Though I’ve botched most of my own past (especially with wives and children), I see a better me now. These experiences have grown me. A miracle happened in that I got to see a photo of my youngest daughter. She certainly has some of my features, and, happily, a lot of her mother’s. I pray she knows in her spirit how much I’ve always loved her, even if she knows nothing else about me.
Prison CAN be rehabilitative, yet you have to go through some things- humiliation, fear, hope, despair, even shame. Maybe you might even have to accept defeat. Sun Tzu said in The Art of War, “It’s not how many battles you win. It’s how you finish the war.” Somehow, I will succeed beyond my wildest dreams.
God has shown me a picture of my future. It looks awesome! Though I am still sad at times, the roller coaster of emotion will someday dissipate. I see that I can be much better than I was. I usually take Fridays and build the essence of who I am. I put my dreams on paper, no matter how far-fetched- my robotics company, my graphene factory, my music studio, my life at the first major base station on Mars near Biblis Tholus, driving my thorium-powered Martian rover. Yes, the dreams are extreme, but my hopes for humanity are no less extreme. Why shouldn’t I believe I can be a part of what can be accomplished in the future? Sure I’m incarcerated, but my goal is to create value for myself that I, in turn, may help others. It’s like low-tech crowd-funding to create self-worth!
Somehow, as I pray genuine prayers of faith, the greatest things can and will happen in my life. Along the way, I can help the next person to succeed as well. Their success is my own. My visions and dreams will come to pass- for my future friends, for the spouse of my dreams, for my children. We will celebrate life even as Job did, whose, last days were better than his first days. Sometimes, you have to fall lower than you ever have in order to rise higher than you ever thought you could go. I am not saying that success isn’t available in prison, but personally, that’s a part of the puzzle I’ve yet to figure out. This may be the place I plan my dreams, but it isn’t the stuff of my dreams.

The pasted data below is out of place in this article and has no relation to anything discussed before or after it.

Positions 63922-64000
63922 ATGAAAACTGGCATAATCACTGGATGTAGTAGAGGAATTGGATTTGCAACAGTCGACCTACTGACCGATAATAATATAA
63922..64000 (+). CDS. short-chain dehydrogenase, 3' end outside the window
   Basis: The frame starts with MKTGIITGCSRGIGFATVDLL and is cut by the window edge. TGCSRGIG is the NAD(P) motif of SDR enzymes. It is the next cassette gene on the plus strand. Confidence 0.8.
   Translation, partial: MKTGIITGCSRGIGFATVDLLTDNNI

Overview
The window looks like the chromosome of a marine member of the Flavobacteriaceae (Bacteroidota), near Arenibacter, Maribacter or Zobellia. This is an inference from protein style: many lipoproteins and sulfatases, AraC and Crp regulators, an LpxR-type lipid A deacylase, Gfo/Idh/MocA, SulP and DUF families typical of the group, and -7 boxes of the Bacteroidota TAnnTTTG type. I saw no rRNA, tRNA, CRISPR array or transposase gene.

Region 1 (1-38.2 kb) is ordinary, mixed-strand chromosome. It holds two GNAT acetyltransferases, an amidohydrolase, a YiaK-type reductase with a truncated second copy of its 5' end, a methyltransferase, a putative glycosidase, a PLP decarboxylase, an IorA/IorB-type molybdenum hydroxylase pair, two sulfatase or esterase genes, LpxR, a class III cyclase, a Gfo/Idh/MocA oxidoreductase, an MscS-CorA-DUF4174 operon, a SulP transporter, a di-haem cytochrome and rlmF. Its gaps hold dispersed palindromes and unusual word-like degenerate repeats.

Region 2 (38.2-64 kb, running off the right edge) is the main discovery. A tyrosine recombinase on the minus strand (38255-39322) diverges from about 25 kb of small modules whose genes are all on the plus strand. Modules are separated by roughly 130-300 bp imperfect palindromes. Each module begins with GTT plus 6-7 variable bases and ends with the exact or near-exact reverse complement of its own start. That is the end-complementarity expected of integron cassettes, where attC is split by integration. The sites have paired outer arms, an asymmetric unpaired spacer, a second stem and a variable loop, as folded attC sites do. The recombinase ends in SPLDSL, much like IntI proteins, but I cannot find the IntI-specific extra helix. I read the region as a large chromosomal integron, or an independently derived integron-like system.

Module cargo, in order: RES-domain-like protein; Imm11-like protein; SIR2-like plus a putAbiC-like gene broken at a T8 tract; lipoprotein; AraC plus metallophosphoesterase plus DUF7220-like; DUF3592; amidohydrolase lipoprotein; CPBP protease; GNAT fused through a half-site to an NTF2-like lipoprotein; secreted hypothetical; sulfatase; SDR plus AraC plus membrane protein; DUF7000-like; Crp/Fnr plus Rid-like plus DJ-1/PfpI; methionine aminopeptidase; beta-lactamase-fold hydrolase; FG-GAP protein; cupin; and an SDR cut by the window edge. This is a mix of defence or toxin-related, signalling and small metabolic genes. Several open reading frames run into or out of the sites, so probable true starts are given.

I have a passion for playing the drums, for sound engineering, and helping people designing their own studios or businesses. Not a dream that ends in prison! But, a lucrative dream that can be passed on to the next generation. “You want to open a Dave & Buster’s? Let’s get the franchise information!” We need to figure out what it takes to succeed, no matter the dream.
Watching people suddenly motivated by the exploration of their own wildest dreams drives me to be my best. Yes, this incarceration slowed me hown (happily). A few times, it’s beat me down.
I’ve been lied on, stepped on, crossed out, cussed out and laughed at. But now I know that I can overcome! However God sees fit, I will win. In His time, every step will come to pass, and you know what? It probably won’t be nearly as hard to accomplish as I think it will.
I’ve personally experienced the depth of sorrows, and I hope noone ever sees the same. But a happiness-driven life is obtainable, even behind bars. It will never be impossible. If God gave His only begotten Son to save a knuckle-head like me, ANYTHING is possible!
Prison has, at the very least, helped me to see the bigger picture. Soon, I’ll be on my way to living a life that will bring about success. This place has given me the time to plan it down to the last detail!